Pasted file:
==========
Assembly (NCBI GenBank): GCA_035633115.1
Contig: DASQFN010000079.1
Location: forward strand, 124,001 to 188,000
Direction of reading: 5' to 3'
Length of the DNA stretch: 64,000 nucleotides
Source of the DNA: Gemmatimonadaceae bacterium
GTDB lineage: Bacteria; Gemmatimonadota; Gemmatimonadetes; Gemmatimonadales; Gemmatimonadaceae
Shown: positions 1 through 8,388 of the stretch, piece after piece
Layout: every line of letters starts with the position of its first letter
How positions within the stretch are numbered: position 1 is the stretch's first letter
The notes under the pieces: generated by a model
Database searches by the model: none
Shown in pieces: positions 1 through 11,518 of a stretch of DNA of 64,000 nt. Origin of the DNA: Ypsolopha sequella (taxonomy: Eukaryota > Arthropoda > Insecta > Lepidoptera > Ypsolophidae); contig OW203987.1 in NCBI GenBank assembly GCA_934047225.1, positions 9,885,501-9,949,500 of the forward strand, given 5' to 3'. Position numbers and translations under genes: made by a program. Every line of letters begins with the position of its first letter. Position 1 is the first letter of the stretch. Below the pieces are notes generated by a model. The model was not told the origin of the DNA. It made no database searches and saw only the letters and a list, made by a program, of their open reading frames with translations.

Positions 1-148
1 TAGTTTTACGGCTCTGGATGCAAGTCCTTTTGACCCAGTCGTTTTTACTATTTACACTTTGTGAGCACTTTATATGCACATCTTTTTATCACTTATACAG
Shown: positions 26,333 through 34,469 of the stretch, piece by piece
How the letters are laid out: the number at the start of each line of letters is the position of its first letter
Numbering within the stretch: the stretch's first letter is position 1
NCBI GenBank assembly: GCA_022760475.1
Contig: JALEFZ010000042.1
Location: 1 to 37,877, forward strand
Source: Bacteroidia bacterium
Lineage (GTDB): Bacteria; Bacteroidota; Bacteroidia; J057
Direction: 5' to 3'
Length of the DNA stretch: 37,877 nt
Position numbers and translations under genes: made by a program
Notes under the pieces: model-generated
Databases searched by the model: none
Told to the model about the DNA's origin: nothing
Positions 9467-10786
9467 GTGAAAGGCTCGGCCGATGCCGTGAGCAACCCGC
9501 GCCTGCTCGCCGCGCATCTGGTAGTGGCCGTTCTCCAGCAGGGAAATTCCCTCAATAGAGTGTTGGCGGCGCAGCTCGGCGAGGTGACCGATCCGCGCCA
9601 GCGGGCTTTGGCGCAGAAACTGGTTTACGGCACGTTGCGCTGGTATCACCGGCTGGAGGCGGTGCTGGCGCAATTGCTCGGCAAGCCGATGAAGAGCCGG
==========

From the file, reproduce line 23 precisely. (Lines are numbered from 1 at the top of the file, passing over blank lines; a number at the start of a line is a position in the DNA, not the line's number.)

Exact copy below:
Lineage (GTDB): Bacteria; Bacteroidota; Bacteroidia; J057